Quince: Affordable Cashmere & a Fascinating Business Model
For the past several months, I’ve heard quiet buzz about Quince (pronounced kwins). In most advertising, I see it offered as an alternative to Everlane. So, I just assumed they were a middlingly transparent, direct-to-consumer model like most brands advertised to millennials these days.
Quince offers a curated collection of classic-meets-modern clothing, accessories, and home linens at unbeatable prices for the fabrication and quality. As they continued to appear on blogs I read, I became more curious about their business model and ethics.
So when a rep from Quince reached out, sending along some really informative articles that clearly described their business model, I immediately got to researching. (And props to them! So few brands are this helpful right off the bat.) I carefully pored over the articles and took a look at the website. And I was pleasantly surprised!
Quince’s Unique Business Model
Quince uses a business model termed M2C, or manufacturer to consumer. According to a TechCrunch article:
The idea is that Quince goes directly to factories with designs for essentials — not overly patterned or branded items — with an order that can dynamically adjust each week based on demand. As orders start coming in, Quince can work alongside manufacturers to ensure they aren’t over or under producing on a specific SKU. The factory then ships directly to the customer, rather than shipping to a distribution center or store and then again to the final destination.
While the benefits of this are obvious from a brand perspective, the produce-on-demand strategy is also more sustainable and, arguably, more ethical:
- It ensures that there’s no overproduction in the supply chain.
- It means that factories who haven’t been able to rely on big orders from larger-scale producers due to market fluctuations have an option to take on additional business.
- It brings the consumer price down on items without compromising wages or materials.
The M2C model carries a certain amount of uncertainty for factories, but no more than the uncertainty traditionally carried by the parent company. By making sure that orders correspond to actual sales, this model ensures that factories aren’t left on the hook for millions of dollars in unsaleable product (which has been a troubling consequence of Covid economic shifts). In addition, Quince offers their lowest prices year-round, so they don’t need to participate in seasonal sales to part with unsold merchandise or play the typical retail discount game.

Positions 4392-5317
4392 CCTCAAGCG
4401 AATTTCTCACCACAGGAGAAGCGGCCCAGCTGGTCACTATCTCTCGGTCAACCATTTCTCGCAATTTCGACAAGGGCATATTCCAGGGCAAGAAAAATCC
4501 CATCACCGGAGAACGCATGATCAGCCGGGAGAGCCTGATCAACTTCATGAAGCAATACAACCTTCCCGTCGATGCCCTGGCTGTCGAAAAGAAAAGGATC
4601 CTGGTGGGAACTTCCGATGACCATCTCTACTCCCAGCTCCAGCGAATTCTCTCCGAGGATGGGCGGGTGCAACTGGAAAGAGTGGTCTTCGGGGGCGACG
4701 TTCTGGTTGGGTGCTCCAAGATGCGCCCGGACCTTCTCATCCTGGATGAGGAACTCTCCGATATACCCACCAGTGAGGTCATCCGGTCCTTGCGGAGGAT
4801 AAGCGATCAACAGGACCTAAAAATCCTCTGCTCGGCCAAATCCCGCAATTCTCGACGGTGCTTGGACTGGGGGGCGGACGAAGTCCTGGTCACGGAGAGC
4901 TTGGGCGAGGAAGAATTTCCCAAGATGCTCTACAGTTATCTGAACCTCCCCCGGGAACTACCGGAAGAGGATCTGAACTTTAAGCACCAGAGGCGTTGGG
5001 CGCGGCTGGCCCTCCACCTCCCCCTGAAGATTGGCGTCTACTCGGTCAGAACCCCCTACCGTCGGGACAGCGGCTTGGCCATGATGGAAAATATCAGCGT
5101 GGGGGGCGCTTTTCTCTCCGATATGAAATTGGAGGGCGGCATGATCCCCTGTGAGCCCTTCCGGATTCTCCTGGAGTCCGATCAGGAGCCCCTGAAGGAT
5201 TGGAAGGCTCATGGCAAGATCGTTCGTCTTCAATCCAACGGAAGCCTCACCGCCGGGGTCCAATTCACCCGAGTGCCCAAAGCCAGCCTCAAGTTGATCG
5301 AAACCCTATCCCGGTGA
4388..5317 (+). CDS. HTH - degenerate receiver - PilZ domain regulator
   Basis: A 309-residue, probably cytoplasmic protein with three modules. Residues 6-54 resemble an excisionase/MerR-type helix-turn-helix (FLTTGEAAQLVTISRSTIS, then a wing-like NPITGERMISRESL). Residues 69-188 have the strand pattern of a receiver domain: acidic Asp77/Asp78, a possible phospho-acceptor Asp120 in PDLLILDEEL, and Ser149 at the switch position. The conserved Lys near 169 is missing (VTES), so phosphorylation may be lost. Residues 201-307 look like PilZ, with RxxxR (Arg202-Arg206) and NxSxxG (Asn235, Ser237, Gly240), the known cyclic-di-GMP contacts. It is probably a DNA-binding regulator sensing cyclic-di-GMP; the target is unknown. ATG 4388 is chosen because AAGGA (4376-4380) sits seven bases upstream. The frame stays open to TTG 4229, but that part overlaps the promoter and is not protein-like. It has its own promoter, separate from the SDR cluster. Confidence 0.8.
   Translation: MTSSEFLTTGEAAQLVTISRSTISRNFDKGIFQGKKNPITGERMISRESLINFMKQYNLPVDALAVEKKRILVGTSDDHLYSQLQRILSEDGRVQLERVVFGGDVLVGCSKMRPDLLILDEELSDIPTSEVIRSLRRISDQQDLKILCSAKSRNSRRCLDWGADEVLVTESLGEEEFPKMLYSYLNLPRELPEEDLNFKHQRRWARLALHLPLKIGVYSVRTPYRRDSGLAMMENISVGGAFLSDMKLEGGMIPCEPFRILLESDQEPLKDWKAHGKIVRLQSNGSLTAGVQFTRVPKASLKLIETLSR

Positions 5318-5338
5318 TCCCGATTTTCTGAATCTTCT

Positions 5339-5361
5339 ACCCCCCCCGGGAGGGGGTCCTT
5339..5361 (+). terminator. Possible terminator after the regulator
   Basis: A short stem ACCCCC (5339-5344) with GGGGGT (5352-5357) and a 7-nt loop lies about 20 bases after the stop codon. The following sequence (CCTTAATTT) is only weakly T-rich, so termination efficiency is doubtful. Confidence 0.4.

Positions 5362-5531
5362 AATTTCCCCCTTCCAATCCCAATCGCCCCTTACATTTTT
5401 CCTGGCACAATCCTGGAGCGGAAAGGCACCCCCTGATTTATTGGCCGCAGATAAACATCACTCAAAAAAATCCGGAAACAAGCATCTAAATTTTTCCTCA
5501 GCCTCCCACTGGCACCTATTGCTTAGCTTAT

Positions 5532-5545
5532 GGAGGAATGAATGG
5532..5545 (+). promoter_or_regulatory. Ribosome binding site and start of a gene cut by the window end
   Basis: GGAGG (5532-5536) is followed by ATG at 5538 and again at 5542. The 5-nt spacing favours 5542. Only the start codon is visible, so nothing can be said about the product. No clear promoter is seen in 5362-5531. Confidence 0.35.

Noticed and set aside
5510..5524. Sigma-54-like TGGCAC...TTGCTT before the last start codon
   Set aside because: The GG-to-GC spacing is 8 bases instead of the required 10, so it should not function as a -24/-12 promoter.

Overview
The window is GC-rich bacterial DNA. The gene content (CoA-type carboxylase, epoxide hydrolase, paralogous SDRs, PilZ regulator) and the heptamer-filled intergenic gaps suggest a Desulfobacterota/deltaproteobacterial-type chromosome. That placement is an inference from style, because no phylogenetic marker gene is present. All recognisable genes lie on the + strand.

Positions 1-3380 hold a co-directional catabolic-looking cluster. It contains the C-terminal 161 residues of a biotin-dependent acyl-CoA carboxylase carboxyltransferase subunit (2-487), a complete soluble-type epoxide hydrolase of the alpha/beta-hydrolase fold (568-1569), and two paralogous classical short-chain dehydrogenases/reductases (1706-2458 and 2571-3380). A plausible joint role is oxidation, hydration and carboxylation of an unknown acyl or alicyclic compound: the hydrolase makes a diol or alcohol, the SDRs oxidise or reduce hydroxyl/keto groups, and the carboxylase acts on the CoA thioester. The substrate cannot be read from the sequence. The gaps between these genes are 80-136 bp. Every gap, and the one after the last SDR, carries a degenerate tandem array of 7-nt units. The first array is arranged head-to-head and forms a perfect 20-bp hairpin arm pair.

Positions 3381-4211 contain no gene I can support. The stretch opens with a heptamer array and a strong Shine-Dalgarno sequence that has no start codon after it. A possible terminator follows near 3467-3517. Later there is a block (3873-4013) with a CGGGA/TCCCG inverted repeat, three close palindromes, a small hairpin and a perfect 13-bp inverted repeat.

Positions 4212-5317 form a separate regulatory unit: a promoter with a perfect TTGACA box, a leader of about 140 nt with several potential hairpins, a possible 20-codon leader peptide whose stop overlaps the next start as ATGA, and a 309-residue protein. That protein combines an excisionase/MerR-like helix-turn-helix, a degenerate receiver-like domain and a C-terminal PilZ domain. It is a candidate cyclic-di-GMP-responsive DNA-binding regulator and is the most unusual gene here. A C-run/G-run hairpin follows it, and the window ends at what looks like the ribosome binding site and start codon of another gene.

Quince $50 Cashmere Sweater Review
Quince sent along their Cashmere V-Neck for review (I’ll be reviewing the sweatpants in a few weeks). I chose the sweater because it’s the most talked-about item Quince sells. You might say it’s “quince-essential” (please say you get my pun). Plus, the $50 price point is hard to beat. I wore it for a 12-hour car ride to test out comfort and warmth.
The first thing I’ll mention is that, compared to other budget cashmere I’ve tried, Quince’s feels more tightly-knit and slightly thicker. It’s also opaque in this green color (though I think the white one is more sheer). This Loden Green color is a cool-toned hue that compliments my skin and hair, and the v-neck has a flattering openness without being revealing. I normally wear a cotton shirt under my sweaters, because my skin is sensitive to wool and cashmere. But I wore this by itself and didn’t experience irritation from the cashmere, only from the tag.
In terms of fit, I’m wearing a Medium – which I would say is my normal size these days – and the fit is near-perfect. The sleeves are full length and the length of the body is just right, not cropped but not too long. I will need to wear it more to see if it pills, but I have to say that for its price point, it’s the best that I’ve tried.
P.S. Quince (kwins) is a type of fruit and also the word for fifteen (kin-se) in Spanish.
Leah Wise is the founder of StyleWise Blog. She has been writing, speaking, and consulting on sustainable fashion, the fair trade and secondhand supply chain, and digital marketing for over ten years. An Episcopal priest, Leah holds a B.A. in Religion from Florida State University and an M.Div. from Yale Divinity School. When not working, you can find her looking for treasures at the thrift store.
Monday 14th of December 2020
I've been looking for a sweater like this, and I appreciate the extra detail about their supply chain. Thank you for sharing!
Monday 14th of December 2020
Thanks for reading! I was super impressed with the concept, and surprised it's not more well known or prominent in their marketing.